Like the voltage regulator and audio amplification stages the RF stage went together without a hitch. All parts in the kit were properly identified and clearly referenced in the assembly manual. The etching on the circuit board made mis-installation pretty much an impossibility if you’re paying attention to what you’re doing.
5. Final Assembly
After testing the radio to make sure it works (it did), the last step was to assemble the rest of the cabinet which is comprised of five additional pieces of yellow PCB material with pads strategically placed to match up for soldering to connect.
The pieces fit together perfectly, although I should have taken time as recommended in the directions to file off burs and rough spots so the pieces fit together more perfectly. Overall this is a pretty ingenious way to build a radio cabinet.
PERFORMANCE AND MODS
I was very pleased that the radio worked right away. I was able to pick up several AM stations with ease. Stations received were clear and the audio, while not as loud as I would have liked, was not distorted.
One problem I did encounter that is worth mentioning is that after I tested the radio on my bench I attached the back to the radio and brought it to my wife to show off my handiwork.
She was impressed, however when she turned the radio on, the LED lit up but there was no sound coming from the speaker – absolute silence – UGH!
I took the back off and quickly diagnosed the problem – the top of the 9V battery was shorting the speaker terminals – a problem easily fixed with a piece of electrical tape across the speaker terminals.
I did expect the radio to be a little more sensitive than it was initially and I realized that the radio’s performance might have been inhibited by my sloppy coil winding.
Online I found a list of three simple mods for the radio published by Jim Marco, WB2LHP in MI, the third of which that involves additional windings on the coil so I thought I’d give them a try.
Here are Jim’s mods…
1. Detector Gain Control…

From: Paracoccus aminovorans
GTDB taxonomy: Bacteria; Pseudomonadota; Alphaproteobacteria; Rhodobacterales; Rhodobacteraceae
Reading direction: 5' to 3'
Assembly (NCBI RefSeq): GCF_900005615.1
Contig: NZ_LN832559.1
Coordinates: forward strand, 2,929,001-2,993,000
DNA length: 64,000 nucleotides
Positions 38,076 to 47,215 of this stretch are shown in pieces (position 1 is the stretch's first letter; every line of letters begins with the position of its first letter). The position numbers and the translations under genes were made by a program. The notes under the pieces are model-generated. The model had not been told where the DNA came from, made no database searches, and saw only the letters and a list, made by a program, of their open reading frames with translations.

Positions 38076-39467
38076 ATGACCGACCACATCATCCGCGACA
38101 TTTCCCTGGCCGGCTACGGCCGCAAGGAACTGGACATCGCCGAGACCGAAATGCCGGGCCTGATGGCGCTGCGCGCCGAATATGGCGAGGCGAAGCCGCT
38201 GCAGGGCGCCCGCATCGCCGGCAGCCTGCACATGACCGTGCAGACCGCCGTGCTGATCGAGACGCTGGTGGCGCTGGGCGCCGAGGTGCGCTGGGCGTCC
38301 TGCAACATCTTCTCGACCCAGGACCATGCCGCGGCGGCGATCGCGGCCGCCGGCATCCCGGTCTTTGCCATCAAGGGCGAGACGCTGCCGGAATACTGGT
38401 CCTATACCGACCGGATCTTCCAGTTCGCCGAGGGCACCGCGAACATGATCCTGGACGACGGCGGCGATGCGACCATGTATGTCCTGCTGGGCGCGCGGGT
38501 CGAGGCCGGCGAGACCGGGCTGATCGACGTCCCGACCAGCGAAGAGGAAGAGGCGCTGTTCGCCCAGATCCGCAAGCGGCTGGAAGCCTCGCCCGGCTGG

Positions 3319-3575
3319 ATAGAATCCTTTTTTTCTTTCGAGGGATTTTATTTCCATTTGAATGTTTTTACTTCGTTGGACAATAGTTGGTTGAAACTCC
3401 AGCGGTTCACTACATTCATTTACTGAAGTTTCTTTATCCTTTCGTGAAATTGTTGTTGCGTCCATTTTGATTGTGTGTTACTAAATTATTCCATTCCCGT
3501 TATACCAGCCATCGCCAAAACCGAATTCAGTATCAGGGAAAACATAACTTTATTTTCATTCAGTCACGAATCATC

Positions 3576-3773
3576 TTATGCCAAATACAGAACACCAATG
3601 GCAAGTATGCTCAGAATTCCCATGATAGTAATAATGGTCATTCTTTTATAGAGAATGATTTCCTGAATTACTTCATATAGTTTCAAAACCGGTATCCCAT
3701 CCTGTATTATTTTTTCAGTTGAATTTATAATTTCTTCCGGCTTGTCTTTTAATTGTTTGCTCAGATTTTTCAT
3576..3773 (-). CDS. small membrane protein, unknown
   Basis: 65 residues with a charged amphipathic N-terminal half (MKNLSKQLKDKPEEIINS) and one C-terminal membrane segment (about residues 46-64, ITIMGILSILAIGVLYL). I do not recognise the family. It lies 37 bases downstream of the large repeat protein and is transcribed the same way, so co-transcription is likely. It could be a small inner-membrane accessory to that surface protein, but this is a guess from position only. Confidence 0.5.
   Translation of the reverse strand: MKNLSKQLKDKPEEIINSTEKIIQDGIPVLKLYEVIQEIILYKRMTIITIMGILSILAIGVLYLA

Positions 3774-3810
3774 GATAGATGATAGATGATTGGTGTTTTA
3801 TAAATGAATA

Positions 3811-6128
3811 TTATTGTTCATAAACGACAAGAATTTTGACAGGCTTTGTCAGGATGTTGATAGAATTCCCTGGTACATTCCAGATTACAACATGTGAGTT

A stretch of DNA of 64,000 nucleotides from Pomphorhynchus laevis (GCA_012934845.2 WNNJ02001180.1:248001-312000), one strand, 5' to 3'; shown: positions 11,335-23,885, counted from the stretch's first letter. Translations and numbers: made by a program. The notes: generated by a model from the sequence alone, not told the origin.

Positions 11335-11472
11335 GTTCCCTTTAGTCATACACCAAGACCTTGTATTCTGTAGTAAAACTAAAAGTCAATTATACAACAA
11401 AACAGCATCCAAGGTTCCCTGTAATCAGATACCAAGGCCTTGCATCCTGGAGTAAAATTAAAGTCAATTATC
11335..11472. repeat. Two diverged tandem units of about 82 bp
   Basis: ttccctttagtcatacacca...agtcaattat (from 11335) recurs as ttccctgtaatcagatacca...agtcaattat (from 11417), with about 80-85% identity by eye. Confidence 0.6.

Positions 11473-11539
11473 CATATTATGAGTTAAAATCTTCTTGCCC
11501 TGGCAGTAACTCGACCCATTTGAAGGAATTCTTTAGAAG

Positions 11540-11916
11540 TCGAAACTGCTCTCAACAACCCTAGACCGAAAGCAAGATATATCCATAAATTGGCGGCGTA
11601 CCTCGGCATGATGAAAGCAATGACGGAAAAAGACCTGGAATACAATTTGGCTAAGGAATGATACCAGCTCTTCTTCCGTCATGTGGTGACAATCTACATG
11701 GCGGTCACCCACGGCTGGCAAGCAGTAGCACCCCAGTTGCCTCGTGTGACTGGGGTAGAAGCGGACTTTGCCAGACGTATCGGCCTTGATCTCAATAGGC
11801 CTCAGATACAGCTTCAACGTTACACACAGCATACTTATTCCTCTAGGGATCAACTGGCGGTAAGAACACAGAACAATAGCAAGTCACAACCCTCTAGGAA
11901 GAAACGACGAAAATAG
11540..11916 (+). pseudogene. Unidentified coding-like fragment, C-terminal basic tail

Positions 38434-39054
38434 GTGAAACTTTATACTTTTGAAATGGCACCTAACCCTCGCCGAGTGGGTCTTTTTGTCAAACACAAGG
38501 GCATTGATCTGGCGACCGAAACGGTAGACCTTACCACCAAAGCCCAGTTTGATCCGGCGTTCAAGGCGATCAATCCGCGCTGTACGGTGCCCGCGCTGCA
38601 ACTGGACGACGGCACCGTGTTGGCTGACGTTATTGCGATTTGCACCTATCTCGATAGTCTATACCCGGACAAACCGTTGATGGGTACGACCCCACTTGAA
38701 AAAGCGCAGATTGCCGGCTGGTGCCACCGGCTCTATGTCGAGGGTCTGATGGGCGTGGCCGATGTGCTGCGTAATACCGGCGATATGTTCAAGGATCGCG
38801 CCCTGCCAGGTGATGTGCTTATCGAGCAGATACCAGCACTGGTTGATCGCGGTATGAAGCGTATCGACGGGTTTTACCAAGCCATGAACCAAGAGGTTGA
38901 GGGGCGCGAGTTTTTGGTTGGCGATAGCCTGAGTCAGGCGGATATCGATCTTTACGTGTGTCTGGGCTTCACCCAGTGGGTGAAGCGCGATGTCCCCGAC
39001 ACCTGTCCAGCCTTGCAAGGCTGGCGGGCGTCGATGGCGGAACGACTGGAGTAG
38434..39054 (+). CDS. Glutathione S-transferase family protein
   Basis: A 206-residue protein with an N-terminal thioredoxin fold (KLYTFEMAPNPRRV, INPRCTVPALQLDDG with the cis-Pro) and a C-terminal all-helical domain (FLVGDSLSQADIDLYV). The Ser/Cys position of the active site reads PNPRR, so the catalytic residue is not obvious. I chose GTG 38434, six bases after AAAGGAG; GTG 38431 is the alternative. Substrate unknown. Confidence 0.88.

FLOAT the wiper lug of R3 and place a jumper between the PADS for the R3 wiper and the high side of R3.
Lift the leg of R1 that intersects with R2 and R3 and connect a jumper between the floated leg of R1 and the wiper of R3.
According to Jim, this allows R3 to control the gain of the detector stage in the TA7642 acting similar to a regen control where there is both volume and gain reaction. The audio amp runs wide open and R3 should be adjusted for the best sounding audio.
2. Reduced audio distortion…
Changing R2 from 1K to 2.7K biases the output stage of the TA7642 for linear operation.
3.Frequency coverage and dial mapping…
Increasing L1 from 37 turns to 61 turns and removing C8 centers the frequency coverage and makes the dial tracking spot on…
I am pleased to say that the mods were easy to accomplish and I had no difficulty with any of them. I did not have a 2.7K ohm resistor on hand so I tied a 2.2k and a 470 ohm resistor in series for R2. Using the recommended masking tape instead of rubbery electrical tape on the ferrite rod made a world of difference too – winding the 61 turns was a snap.
And how did it work? Even better than before – the radio seems to be more sensitive and is picking up more stations and the audio is definitely more crisp as promised. If you’re looking for a fun one-evening project that will take you back to your earlier days of melting solder – the Murania TRF receiver is worth building.
I stopped by the Owl Shop after work today, a chilly late